- HELFT, Etienne
- HELFT, François
- HELFT, Georges V T
- HELFT, Jacques P
- HELFT, Jean Salomon P
- HELFT, Leon
- HELFT, Madeleine Marthe née LOEVI
- HELFT, Marianne née LOEVI P
- HELFT, Yvon Salomon
- LOEVI, Marguerite Gabrielle née AKAR
- MANGEONJEAN, Louise
- ROSENBERG, Alexandre Paul P
- ROSENBERG, Marguerite Ida née LOEVI
- ROSENBERG, Micheline Nanette
- ROSENBERG, Paul P A
Age 58 | Visa unnumbered
About the Family
The HELFT, LOEVI and ROSENBERG families and Louise MANGEONJEAN were issued visas by Aristides de Sousa Mendes in Bordeaux on June 18, 1940.
The families crossed into Portugal where they settled in Sintra. They would eventually immigrate to the USA in separate groups. Paul ROSENBERG was a famous and influential art dealer who represented Picasso and Matisse. In September 1940, Jacques and Marianne HELFT, accompanied by their children, Etienne, Georges, and Leon, sailed on the vessel Nea Hellas from Lisbon to New York. Yvon Salomon and Madeleine Marthe HELFT also made the crossing in September 1940 on the Exeter, along with Paul and Marguerite Ida ROSENBERG and their daughter Micheline Nanette. Marguerite Gabrielle LOEVI, accompanied by her nurse, Louise MANGEONJEAN, sailed to New York on the Exeter the following month, in October 1940. Several of the young men in the family were forced to remain in France as they were eligible for conscription: Jean and François HELFT as well as Alexandre Paul ROSENBERG.
Alexandre Paul ROSENBERG boarded the vessel Battory, the troop ship that was evacuating Polish troops from France in 1940. When the ship arrived in England, Alexandre was arrested as an enemy alien. He told the British that he knew Winston Churchill personally because Churchill, who was an amateur painter, used to come to the Rosenberg gallery to borrow paintings that he would copy and then return. The British checked out the story, which was true, and freed Alexandre. He joined the Free French Forces as an officer, and after fighting in the campaign in North Africa was part of the liberation of Paris, Strasbourg and Colmar as part of the French Second Armored Division.
Sousa Mendes visa recipient Jorge Helft, originally from France, discusses the 1940 exodus from Nazi-occupied Europe of his family, the Helft-Rosenberg family. This testimonial was given during the 2016 "Journey on the Road to Freedom" tour organized by the Sousa Mendes Foundation. He stands in the courtyard of the present-day Portuguese Consulate in Bordeaux, France. Video by Zachary Donnenfield.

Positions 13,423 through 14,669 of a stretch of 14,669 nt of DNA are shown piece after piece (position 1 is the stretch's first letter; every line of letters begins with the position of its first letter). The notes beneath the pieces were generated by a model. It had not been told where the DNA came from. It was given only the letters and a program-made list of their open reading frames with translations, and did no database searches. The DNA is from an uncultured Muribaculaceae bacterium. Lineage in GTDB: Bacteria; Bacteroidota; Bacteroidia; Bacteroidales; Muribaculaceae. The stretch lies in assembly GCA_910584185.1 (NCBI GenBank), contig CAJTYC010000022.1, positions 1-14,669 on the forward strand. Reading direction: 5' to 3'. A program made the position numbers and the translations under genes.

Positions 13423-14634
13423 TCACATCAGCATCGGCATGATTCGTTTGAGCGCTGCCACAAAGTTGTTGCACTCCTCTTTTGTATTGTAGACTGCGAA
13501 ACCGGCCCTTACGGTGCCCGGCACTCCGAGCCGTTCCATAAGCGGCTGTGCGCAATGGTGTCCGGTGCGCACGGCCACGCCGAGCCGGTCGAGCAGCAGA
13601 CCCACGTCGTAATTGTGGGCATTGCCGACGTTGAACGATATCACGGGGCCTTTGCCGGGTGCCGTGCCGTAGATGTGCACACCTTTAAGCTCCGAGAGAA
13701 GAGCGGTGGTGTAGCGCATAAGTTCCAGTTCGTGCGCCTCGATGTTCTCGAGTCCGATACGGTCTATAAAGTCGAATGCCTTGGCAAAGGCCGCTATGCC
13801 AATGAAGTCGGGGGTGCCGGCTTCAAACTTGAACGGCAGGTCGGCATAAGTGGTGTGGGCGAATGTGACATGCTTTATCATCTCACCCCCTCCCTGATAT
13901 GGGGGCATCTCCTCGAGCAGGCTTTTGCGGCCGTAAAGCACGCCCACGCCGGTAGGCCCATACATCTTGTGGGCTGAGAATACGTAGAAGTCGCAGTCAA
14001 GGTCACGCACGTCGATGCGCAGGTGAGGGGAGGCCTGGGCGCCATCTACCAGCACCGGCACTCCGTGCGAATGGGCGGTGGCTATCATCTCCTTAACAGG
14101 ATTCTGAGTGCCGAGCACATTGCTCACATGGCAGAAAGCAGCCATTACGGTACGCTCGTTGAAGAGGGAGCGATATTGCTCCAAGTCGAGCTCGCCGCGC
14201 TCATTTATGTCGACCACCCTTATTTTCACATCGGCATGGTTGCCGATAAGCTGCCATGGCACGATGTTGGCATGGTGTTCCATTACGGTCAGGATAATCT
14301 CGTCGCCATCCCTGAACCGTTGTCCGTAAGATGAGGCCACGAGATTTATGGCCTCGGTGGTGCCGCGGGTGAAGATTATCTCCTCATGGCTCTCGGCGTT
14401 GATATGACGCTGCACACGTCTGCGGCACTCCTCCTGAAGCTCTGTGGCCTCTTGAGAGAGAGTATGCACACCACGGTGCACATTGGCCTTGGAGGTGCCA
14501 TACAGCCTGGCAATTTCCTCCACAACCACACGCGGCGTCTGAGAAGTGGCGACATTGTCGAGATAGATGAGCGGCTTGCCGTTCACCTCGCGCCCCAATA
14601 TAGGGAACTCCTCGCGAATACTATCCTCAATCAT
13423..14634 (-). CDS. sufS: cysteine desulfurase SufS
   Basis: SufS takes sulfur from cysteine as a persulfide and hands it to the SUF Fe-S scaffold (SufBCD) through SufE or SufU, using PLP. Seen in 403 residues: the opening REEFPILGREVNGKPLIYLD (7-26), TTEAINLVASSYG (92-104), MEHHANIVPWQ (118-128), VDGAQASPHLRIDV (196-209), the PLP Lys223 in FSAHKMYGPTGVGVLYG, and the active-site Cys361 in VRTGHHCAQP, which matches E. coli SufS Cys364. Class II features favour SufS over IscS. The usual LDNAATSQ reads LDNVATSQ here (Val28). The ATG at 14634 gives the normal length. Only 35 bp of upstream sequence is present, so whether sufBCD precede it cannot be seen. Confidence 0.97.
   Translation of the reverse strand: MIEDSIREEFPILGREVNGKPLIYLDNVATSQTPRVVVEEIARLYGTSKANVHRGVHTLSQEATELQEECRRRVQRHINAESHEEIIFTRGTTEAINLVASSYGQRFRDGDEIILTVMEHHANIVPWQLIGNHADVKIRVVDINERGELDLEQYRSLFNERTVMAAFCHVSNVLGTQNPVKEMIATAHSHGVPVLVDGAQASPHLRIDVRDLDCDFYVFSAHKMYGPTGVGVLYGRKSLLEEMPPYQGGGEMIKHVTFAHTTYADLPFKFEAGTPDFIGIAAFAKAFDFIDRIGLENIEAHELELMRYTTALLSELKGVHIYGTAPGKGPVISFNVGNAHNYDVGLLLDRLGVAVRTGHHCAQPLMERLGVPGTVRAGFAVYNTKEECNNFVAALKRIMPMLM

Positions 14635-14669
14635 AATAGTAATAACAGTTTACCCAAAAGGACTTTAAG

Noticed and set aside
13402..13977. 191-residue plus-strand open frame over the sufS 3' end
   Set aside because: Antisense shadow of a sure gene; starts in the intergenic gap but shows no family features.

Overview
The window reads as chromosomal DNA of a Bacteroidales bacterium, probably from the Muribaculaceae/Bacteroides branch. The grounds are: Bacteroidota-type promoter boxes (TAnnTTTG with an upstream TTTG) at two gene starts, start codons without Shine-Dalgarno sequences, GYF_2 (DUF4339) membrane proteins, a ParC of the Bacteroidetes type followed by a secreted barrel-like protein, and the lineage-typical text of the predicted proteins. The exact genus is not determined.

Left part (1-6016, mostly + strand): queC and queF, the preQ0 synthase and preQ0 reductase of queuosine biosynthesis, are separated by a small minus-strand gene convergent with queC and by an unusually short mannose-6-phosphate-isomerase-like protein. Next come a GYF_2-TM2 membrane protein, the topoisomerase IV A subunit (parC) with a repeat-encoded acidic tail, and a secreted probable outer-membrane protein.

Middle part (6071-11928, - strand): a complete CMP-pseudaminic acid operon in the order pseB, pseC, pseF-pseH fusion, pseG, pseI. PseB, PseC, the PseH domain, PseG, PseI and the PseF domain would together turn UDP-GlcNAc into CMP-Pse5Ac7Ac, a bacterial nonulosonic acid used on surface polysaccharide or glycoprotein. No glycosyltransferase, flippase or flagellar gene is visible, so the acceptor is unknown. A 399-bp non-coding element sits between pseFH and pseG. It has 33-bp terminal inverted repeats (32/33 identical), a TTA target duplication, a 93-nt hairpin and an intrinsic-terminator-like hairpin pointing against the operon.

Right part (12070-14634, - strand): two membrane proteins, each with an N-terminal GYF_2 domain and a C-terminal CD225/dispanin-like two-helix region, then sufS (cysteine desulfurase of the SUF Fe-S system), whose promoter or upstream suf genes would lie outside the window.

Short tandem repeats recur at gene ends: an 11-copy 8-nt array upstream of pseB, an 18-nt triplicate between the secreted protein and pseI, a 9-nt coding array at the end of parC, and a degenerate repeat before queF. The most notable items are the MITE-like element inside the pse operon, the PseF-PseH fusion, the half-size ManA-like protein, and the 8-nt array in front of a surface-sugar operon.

Testimonial of Georges HELFT
My family (mother and two brothers) and I spent part of the “drole de guerre” (September 1939 to May 1940) in Bordeaux waiting for “things to happen.” My father remained in Paris to close his gallery and contribute with défense passive, a private organization ready to help in case of bombardments.
During April and May 1940 we had moved closer to Paris at friends’ house in the Loire valley. The day that Nazi troops entered Paris, my father left. He was driving. He came to pick us up taking 14 hours for the 220 km. trip due to the “exode.”
We left immediately for Bordeaux where my grandmother, two uncles and aunts plus their children were already located. After a tormentous family gathering, my father declared that we would be leaving for Spain and Portugal as soon as possible. My uncles were not as anxious but finally decided to follow.
The following day, my mother obtained our 17 passports and then went to the Portuguese consulate expecting to spend many hours or possibly a couple of days in the queue. Much to her surprise, she was attended by the Consul and obtained our 17 visas in a couple of minutes. During more than 50 years thereafter she still did not understand why this had happened…..
The next day we all left for the Spanish frontier where we waited on line during 3 days and 2 nights before crossing the bridge from Hendaye to Irún…..